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Microsoft Excel VBA tips [Top]

This may come as a surprise to those that know of my hesitations in using loops, but this month I thought I would show you all that I do not avoid them entirely. I have said it before and will say it again, loops are fine for looping through a Collection (group of similar Objects), but when that Collection is Cells and there are many of them and there is a need for a few IF statements, you should often look for one of Excels built in features to do the work.

Let's look at one of Excels fastest Loops, the For Each loop. A For Each loop will repeat a line, or lines, of code as many times as there are Objects in a Collection.

Dim rCell as Range

For Each rCell In Range("A1:A100")
    'CODE TO RUN ON EACH CELL
Next rCell

This is the classic syntax for a For Each loop.  Note that we have dimensioned a variable as a Range Object. It is mandatory that we use a variable which is of the same Object type as the Collection we wish to loop through. rCell is the Object type and Range("A1:A100") is the Collection. Perhaps the best part of a For Each loop is that we do not need to specifically tell it how many times to loop, it will already know by the Collection we supply. In this case it is simple for even us to see that the code will loop 100 times. There are many times though that we have no idea how many Objects there will be in our Collection!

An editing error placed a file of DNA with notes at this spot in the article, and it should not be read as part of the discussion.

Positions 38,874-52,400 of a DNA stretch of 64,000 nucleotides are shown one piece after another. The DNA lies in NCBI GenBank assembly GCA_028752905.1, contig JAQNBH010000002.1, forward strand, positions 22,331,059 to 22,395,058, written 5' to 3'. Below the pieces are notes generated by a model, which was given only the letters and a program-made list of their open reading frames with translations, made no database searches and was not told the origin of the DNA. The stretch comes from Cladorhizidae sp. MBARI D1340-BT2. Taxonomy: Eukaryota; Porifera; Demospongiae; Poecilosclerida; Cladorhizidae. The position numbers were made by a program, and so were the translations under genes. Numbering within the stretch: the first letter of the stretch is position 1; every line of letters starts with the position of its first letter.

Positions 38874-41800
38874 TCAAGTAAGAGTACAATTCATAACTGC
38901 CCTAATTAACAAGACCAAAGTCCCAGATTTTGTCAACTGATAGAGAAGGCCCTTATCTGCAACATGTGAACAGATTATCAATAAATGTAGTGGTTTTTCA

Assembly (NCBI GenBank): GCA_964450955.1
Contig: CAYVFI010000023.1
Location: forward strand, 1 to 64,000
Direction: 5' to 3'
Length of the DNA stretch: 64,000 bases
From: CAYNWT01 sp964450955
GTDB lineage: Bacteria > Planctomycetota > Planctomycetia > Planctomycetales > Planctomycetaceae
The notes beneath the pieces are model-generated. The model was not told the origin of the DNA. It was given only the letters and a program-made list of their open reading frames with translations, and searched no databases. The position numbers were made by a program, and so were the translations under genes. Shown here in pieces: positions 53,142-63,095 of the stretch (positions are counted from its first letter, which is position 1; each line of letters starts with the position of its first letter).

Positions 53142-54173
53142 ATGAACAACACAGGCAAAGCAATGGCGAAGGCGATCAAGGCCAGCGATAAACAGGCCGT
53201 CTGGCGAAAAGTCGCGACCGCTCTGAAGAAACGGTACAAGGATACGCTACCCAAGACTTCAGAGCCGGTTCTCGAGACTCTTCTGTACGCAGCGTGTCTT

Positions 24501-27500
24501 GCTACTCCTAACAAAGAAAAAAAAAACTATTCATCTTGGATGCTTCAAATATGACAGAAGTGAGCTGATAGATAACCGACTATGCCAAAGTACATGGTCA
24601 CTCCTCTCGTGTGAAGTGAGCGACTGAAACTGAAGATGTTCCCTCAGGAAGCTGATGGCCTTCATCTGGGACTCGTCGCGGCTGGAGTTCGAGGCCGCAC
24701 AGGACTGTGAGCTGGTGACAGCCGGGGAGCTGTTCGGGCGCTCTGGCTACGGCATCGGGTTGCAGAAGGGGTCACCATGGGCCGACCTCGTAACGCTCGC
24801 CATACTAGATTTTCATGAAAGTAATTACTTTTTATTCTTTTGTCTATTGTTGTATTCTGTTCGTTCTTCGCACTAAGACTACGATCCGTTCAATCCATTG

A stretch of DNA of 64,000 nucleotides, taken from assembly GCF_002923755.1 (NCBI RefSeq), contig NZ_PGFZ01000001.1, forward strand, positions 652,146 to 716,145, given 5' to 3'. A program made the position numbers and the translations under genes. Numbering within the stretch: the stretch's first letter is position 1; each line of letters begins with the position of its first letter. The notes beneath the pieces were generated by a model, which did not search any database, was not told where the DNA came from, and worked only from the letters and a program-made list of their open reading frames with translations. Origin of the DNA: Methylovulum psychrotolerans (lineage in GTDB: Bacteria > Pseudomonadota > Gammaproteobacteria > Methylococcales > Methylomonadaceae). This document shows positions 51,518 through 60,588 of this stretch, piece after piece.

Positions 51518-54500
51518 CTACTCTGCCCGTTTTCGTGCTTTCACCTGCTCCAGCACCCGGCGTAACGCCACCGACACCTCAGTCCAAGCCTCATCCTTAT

One of the most frequently used cases for a For Each loop can be when we need to do something with all the Worksheets in a Workbook, but have no idea just how many Worksheets there are.


Sub NameA1OnEachWSheet()
Dim wsheet As Worksheet

    For Each wsheet In Worksheets
        wsheet.Range("A1").Name = wsheet.Name
    Next wsheet

End Sub


 

This example loops through all Worksheets in the active Workbook and names cell A1 of each Worksheet the same name as the Worksheet itself. Don't confuse Sheets with Worksheets though! Sheets will return aSheets Collection that represents all (Worksheets and Chart Sheets etc) the sheets in the active workbook, while the Worksheets Collection only represents Worksheets.